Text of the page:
John Hardin / Monday, March 28, 2016 @ 6:51 a.m. / Op-Ed
HARDIN: Balancing ‘The Economy’ With ‘The Environment’
Everyone seems to be looking for the right balance between “the Economy” and “the Environment,” as though they could find some sweet spot there. As if lawmakers could craft a policy that spurs economic growth, prevents habitat loss and promotes biodiversity all at the same time. Even our local environmental groups want to get in on this balancing act. They preface their appeals for tighter environmental regulation of the marijuana industry with the admission that they recognize the importance of the marijuana industry to our local economy, and ask for a “balanced approach.” In truth, they aren’t asking the Supes to balance the needs of “the environment” with the needs of “the economy.” Instead, they’re asking the Supes to balance the demands of growers, for less regulation, with the demands of the environmentalists who support their organization, for regulations to protect endangered species, preserve forest ecosystems and limit pollution and other impacts.
We should remember that when we talk about “the Economy” vs “The Environment,” we’re not talking about two parts of a whole. “The Economy” and “The Environment” are two opposing ways of seeing the world. Scientists, educated people, and people who watch The Discovery Channel recognize that the natural world functions as its own economy. In nature, every creature takes what it needs of what it can find in the world around it, and in death, every creature returns those nutrients to the system that gave it life. That’s how the natural economy works, but that’s not what we mean by “economic activity.” The world’s natural economy has nothing to do with “the Economy” at all. All of that natural economy stuff happens in “the Environment.”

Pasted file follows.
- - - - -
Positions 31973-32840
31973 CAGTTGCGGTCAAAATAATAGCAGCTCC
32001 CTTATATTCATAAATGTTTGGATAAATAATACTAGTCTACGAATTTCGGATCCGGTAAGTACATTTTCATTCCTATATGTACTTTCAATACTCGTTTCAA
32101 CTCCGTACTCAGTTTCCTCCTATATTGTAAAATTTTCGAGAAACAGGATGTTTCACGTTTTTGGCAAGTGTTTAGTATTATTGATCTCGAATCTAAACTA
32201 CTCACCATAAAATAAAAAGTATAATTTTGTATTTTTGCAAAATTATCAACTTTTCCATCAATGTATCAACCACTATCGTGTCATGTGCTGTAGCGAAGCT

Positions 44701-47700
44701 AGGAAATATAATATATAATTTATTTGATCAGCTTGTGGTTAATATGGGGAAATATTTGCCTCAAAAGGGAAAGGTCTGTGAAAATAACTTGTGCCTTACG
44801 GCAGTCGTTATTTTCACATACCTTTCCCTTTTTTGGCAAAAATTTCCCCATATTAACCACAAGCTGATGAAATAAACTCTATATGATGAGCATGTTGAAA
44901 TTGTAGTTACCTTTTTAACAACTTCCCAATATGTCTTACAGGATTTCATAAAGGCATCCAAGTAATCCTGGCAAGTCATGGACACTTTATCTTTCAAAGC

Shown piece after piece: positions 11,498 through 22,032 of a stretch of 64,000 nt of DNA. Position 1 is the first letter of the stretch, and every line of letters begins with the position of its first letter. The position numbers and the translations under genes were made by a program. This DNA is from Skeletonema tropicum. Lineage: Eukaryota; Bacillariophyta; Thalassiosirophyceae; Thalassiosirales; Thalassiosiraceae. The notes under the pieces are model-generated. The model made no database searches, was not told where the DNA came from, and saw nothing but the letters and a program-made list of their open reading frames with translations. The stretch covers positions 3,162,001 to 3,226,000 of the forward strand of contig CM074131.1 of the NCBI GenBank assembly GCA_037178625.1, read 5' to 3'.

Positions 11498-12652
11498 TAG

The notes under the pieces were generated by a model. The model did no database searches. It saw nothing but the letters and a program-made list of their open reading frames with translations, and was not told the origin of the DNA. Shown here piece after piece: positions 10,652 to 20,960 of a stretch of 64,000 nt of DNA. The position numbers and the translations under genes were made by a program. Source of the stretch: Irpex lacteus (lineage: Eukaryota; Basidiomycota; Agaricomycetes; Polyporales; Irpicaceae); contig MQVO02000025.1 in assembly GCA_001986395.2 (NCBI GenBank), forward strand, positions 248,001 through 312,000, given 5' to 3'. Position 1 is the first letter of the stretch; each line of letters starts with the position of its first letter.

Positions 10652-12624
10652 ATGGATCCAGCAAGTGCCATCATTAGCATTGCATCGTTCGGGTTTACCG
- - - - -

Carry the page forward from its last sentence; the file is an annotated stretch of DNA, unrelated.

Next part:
For most humans “the Economy” is also an environment. When a businessman talks about “the business environment,” he’s not talking about the forest; he’s talking about “the Economy.” If you live in the city, very little of what you see, belongs to the natural world, and almost everything you see is for sale. Even in the suburbs, people inhabit “the Economy.” Most people have to spend money to visit “the Environment” in person, but most just look at it on TV, which they also pay for.
So “the Environment” is really the ultimate economy, and “The Economy” is the environment most people live in. It’s very confusing. Even though we civilized people inhabit “the Economy,” more than “the Environment” we still, ultimately, rely on the natural economy, for our survival. That’s why people care so much about “the Environment.” Get it?